“Advice from a veteran trapeze performer: Throw your heart over the bars and your body will follow.” — Unknown
Harness on, I looked out from the rooftop trapeze school toward Manhattan’s Freedom Tower and gave a half-hearted acknowledgment when my group was asked if anyone was afraid of heights.
Was I still? I’d gone zip lining, rappelling, cliff jumping. I’d arrived an hour early and watched the end of the previous trapeze class, and I secretly was thinking, “Yeah, I got this.”
Then I was faced with the ladder. I climbed it as a three-year-old climbs the stairs. Left foot up, rest with legs together. Left foot up, rest with legs together. The ladder swayed back and forth, and my confidence swayed with it. I started in on the internal monologue: “I wanna go back down. I’m so stupid. Why do I get myself into these situations? Oh yeah, my list.”
I made it to the top and got even more scared when the ladder ran out. I awkwardly crawled onto the board on my knees. The instructor on top only glanced at me for half a second before stating the obvious: “You’re nervous, huh?”
She unhooked me from the ladder safety line and hooked me into the trapeze safety lines.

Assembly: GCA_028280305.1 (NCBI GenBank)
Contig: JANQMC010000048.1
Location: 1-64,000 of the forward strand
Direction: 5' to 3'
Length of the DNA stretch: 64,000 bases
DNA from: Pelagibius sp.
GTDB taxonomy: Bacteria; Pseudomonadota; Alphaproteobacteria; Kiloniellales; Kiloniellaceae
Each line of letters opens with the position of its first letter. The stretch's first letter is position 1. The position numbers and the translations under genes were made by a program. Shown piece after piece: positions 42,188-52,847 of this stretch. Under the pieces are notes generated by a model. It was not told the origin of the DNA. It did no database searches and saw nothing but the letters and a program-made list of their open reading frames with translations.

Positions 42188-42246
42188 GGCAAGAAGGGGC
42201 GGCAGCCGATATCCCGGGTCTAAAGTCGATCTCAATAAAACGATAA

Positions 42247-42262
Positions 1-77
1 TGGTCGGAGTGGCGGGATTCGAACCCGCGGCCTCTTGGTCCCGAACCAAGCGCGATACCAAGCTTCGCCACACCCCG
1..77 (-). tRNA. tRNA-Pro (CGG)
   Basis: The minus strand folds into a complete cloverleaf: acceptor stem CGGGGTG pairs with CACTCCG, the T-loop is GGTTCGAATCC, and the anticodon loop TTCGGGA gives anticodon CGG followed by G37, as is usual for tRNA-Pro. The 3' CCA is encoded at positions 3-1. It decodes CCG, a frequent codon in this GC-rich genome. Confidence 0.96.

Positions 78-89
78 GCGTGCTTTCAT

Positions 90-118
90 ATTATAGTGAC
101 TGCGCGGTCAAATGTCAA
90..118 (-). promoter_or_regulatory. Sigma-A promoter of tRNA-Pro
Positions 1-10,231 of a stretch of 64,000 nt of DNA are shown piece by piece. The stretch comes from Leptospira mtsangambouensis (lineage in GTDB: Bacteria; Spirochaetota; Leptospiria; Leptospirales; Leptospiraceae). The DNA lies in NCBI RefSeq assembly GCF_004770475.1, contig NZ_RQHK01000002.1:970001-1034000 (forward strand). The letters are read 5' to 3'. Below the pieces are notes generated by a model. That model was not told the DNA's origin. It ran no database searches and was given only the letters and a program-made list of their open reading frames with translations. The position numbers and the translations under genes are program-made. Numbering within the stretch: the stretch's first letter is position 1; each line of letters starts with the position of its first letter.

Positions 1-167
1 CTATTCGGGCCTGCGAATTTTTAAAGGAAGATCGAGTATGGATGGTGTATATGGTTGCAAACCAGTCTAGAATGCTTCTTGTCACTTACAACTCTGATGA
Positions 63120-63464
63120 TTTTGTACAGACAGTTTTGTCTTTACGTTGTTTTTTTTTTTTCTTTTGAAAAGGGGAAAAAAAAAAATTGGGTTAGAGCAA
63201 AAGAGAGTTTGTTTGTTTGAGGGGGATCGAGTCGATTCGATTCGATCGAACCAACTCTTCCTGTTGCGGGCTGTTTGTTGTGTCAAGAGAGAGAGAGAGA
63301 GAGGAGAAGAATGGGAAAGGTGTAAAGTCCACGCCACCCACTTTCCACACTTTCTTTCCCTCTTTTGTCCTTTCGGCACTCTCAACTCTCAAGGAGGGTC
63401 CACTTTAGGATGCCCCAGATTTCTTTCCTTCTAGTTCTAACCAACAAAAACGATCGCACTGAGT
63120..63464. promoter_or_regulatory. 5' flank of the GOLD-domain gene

My heart pounded, and, for this part, my memories take on a cottony, sluggish quality. Did I place my ten toes over the board, legs shoulder width apart, as I had just practiced down below? I evidently had.
The scariest bit was still to come.
Holding onto a ladder with my left hand, I had to lean into the abyss, hips and chest forward, and reach as far as I could to grab a metal bar — the trapeze — with my right hand. It was surprisingly heavy and tried to pull me off the platform.
The instructor held me from behind, so I wouldn’t go over until ready, and even if I did, I was hooked into two safety lines with a safety net below. I felt completely sure of my safety, and yet, the fear, the instinctual certainty that I should not be thrusting my hips forward over a drop… You can’t argue with that.
I did it, though.
I stepped off, what technically should have been a small jump, and swung forward, flying on a trapeze. I bungled my attempt to hook my legs over the bar, as several of the beginners did, and before I knew it I had followed the command to let go and sit down, down, down into the safety net. Breathing hard, I crawled over to the edge and somersaulted off the net onto solid footing once again.
The instructor gave me some tips, the most basic of which was “breathe.” I hadn’t realized I had been holding my breath the whole time.
I never did master the tricks, but I climbed that ladder again, leg over leg, and stepped into the abyss with hips forward, breathing, and thinking, “Yeah, I got this.”
And then I was free to spend the rest of the day in Manhattan with my husband, exhausted from adrenaline, and glad that the fun was over so that I could relax and enjoy myself.
A brief video:(Video link)
#8 (101 things in 1001 days): Take a trapeze class.